What Makes Hog Slat's Grow-Disk Chain Superior?

GLOBAL - Hog Slat's Grow-Disk system offers a superior feed chain, and its molded plastic disks physically move feed to a feeder or sow drop, writes Hog Slat's Scott Bauck.
calendar icon 26 January 2015
clock icon 4 minute read

I dropped in on Hog Slat’s engineering group to see what makes the chain superior to others. I found Tim Hawkins, the project engineer for the Grow-DiskTM product line, and he led me to a complicated looking run of 12 corners occurring in less than eight feet with intersecting vertical and horizontal corners (shown above).

“The drive unit is off of it now,” Tim explained, “but we ran different brands of chain through this setup to show accelerated wear. Look at this - see the metal filings in the bottom of the corner? Those showed up when we ran the last batch of electroplated chain through the unit. The process of electroplating weakens steel causing it to wear faster.”

Hog Slat's Grow-Disk Chain“This confirmed the difference between using hardened steel compared to galvanized or electroplated chain," Tim said. "Hardened steel is high carbon steel given heat treatments of quenching followed by tempering. The result is a tough steel chain that resists wear without being brittle. We can run a hardened chain for days and never see filings like that.”

With most chain feeding systems you have to adjust for “chain stretch” after the systems have operated for awhile, he said.

"We don’t think the individual chain links stretch but as they go around corners constantly rubbing together they elongate because of wear.”

Hog Slat's Grow Disk Chain“The only reason to galvanize steel is to prevent rust. With the fat and oils in the feed, the chain doesn’t rust in the tube. Most brands of feeding chain are galvanized for it’s appearance before installation," Tim said. "A new bag of Grow-Disk may have some surface rust on it, not a big deal.”

Next, we looked at how well the plastic disks are fastened to the chain.

“We placed each brand of chain link in a load cell and attached it to a winch, measuring the force needed to pull the disks off the link,” he said.

Hog Slat's Grow Disk Chain“Most of the disks pulled off at 300 lbs., although one slipped at only 160 pounds! We applied over 600 lbs. of force to the Grow-Disk disk before it slipped,” Tim said. “First of all, the disks are manufactured from nylon - a stronger, denser plastic instead of polypropylene.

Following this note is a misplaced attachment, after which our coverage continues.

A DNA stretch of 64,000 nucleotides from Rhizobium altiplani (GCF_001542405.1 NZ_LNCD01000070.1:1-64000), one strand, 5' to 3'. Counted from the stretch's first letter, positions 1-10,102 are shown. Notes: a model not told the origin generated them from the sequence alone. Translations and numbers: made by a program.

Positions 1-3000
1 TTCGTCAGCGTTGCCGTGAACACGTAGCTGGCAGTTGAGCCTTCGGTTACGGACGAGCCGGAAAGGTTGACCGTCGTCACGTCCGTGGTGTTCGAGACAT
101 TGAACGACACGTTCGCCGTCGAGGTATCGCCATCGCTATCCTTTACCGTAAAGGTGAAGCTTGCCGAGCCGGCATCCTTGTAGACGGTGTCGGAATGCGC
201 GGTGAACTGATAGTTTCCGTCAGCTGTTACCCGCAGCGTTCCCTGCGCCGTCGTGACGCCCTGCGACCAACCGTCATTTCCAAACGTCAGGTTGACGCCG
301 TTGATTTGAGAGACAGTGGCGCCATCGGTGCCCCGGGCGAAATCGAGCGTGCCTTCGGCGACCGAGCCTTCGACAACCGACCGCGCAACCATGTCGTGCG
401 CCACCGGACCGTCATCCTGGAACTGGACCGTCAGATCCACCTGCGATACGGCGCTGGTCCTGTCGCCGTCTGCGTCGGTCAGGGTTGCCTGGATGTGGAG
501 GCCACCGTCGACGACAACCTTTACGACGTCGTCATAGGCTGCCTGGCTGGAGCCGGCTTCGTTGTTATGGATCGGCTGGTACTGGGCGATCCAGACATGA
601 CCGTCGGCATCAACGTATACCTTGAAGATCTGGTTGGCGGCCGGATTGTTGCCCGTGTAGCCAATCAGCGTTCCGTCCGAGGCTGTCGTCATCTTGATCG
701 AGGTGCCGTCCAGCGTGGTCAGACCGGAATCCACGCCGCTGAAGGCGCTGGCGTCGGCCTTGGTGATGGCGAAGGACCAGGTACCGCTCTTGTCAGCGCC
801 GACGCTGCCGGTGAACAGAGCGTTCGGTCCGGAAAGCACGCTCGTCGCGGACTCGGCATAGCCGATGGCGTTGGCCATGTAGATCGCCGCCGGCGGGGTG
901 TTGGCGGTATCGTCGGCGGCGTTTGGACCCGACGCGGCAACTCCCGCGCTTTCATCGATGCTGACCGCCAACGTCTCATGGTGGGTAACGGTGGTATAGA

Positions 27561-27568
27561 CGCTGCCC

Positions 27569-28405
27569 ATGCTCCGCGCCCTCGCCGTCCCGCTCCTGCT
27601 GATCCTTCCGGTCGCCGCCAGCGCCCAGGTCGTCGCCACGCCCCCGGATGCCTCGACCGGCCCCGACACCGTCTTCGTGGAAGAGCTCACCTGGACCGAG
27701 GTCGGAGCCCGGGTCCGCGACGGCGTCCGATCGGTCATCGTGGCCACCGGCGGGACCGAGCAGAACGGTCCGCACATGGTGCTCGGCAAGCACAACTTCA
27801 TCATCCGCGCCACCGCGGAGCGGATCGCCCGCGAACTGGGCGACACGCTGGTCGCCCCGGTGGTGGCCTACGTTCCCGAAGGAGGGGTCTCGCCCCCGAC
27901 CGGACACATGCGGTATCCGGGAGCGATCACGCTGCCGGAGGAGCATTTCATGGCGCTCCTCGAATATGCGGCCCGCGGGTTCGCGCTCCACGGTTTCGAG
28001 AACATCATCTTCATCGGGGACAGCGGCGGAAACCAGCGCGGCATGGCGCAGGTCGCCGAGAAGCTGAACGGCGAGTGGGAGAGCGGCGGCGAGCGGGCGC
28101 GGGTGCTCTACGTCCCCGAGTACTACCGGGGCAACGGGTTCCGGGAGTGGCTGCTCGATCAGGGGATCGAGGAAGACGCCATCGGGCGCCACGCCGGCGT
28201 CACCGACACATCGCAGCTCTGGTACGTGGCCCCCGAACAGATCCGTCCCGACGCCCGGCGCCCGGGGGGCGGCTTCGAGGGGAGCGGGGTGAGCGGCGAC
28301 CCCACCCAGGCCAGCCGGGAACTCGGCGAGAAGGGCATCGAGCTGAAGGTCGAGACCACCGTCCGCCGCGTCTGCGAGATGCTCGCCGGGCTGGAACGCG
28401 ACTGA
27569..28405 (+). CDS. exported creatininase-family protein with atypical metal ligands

"Second, if you look closely at all the chains, the connector welds are smooth, except on the Grow-Disk chain - see the little knob? That knob prevents the nylon disk from slipping. The nylon has to break instead of just slipping.”

“Most feeding chain suppliers buy general purpose chain with the knob removed. By using a chain fabricated “in-house” and designed specifically for feed systems, we can produce a superior product,” Tim noted.

Hog Slat's Grow Disk ChainA strong plastic disk is important because the drive sprocket powering the entire system makes contact with each single disk for a brief moment, he said.

"If an individual disk slips, this causes the chain to be slightly out of alignment causing possible jams,” he said.

You can be confident using Grow-Disk chain, and know you are buying the very best even though the cost is usually less.

Hog Slat's streamlined distribution system reduces margin. We manufacture and source products direct to you - eliminating extra dealer margins.

Hog Slat's Supply ChainGood product engineering does not add cost to a product, but instead takes manufacturing processes into account to reduce costs. It costs no more to spec a hardened chain with knobs intact to provide a better contact for injecting the nylon disk. The result is a superior product that lasts longer on your farm.

To learn more about Grow-Disk, click here.

Sarah Mikesell


Sarah Mikesell grew up on a five-generation family farming operation in Ohio, USA, where her family still farms. She feels extraordinarily lucky to get to do what she loves - write about livestock and crop agriculture. You can find her on Twitter or LinkedIn.

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